A Conversation with Hugo Mercier

"The article,” Haidt said, "is a review of a puzzle that has bedeviled researchers in cognitive psychology and social cognition for a long time. The puzzle is, why are humans so amazingly bad at reasoning in some contexts, and so amazingly good in others?"

"Reasoning was not designed to pursue the truth. Reasoning was designed by evolution to help us win arguments. That’s why they call it The Argumentative Theory of Reasoning. So, as they put it, "The evidence reviewed here shows not only that reasoning falls quite short of reliably delivering rational beliefs and rational decisions. It may even be, in a variety of cases, detrimental to rationality. Reasoning can lead to poor outcomes, not because humans are bad at it, but because they systematically strive for arguments that justify their beliefs or their actions. This explains the confirmation bias, motivated reasoning, and reason-based choice, among other things."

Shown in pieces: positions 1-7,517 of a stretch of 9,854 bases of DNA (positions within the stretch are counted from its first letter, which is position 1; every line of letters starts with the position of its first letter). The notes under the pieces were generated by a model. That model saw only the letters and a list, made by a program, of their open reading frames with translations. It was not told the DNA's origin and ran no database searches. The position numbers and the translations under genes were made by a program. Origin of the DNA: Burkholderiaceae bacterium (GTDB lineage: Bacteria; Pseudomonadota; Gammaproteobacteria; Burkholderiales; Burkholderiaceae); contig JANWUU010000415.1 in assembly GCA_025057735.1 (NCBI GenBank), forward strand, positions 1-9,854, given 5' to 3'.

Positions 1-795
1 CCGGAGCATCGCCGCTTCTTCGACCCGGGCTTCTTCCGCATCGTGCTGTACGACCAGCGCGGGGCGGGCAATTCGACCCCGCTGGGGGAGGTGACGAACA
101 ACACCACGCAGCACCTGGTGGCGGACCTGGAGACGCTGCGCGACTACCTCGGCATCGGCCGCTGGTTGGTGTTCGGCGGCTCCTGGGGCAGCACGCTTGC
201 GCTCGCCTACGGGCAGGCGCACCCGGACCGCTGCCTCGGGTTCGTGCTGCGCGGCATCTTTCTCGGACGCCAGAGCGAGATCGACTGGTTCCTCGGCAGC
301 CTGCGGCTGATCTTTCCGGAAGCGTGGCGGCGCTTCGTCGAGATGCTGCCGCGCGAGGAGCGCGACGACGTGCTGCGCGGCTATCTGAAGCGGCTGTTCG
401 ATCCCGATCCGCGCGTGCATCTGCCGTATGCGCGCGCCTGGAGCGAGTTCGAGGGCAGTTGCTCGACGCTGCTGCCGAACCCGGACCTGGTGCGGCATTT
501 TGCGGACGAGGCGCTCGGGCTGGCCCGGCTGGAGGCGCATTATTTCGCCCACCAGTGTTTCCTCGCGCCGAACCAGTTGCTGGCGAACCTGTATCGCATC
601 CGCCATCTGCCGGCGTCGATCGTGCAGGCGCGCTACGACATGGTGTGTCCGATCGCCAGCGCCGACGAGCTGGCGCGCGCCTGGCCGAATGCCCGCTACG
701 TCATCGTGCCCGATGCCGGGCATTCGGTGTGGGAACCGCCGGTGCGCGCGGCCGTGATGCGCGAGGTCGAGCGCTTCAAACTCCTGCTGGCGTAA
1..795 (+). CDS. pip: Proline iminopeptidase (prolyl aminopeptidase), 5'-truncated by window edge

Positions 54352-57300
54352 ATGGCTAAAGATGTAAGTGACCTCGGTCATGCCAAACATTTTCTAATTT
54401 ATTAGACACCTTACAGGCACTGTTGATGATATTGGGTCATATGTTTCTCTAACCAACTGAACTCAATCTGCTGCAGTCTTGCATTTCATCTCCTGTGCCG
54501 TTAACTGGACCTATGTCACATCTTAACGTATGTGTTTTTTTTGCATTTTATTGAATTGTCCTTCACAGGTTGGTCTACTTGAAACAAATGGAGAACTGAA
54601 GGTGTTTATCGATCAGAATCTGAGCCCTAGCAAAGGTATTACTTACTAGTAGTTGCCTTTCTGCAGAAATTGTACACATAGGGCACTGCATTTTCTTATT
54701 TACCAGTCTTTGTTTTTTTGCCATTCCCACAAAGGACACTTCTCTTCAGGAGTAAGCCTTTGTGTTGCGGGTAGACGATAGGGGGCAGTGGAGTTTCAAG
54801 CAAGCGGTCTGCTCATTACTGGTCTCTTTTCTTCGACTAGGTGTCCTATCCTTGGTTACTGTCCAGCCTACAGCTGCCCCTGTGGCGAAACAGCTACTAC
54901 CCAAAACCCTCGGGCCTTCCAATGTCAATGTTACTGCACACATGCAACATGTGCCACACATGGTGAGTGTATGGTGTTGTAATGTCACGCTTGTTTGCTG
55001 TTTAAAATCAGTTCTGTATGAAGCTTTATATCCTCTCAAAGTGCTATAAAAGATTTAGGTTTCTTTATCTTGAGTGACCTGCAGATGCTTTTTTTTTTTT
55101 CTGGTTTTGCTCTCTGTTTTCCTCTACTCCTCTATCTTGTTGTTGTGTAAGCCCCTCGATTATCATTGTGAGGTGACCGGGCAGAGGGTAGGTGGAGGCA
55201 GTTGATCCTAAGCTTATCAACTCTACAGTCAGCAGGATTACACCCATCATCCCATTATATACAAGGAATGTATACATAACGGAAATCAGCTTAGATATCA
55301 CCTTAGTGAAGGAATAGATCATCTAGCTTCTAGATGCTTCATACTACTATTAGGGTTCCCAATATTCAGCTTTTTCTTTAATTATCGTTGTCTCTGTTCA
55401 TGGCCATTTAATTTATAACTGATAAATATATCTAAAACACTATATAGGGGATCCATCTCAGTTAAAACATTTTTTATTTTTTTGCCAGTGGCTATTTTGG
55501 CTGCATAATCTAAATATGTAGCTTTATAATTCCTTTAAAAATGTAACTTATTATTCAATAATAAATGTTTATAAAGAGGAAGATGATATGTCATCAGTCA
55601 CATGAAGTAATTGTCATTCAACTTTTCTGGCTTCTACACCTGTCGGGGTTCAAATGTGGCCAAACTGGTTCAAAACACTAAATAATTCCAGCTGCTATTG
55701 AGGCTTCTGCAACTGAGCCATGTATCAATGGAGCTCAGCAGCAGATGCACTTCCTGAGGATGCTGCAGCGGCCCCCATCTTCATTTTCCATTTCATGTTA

"Now, the authors point out that we can and do re-use our reasoning abilities. We’re sitting here at a conference. We’re reasoning together. We can re-use our argumentative reasoning for other purposes. But even there, it shows the marks of its heritage. Even there, our thought processes tend towards confirmation of our own ideas. Science works very well as a social process, when we can come together and find flaws in each other’s reasoning. We can’t find the problems in our own reasoning very well. But, that’s what other people are for, is to criticize us. And together, we hope the truth comes out."

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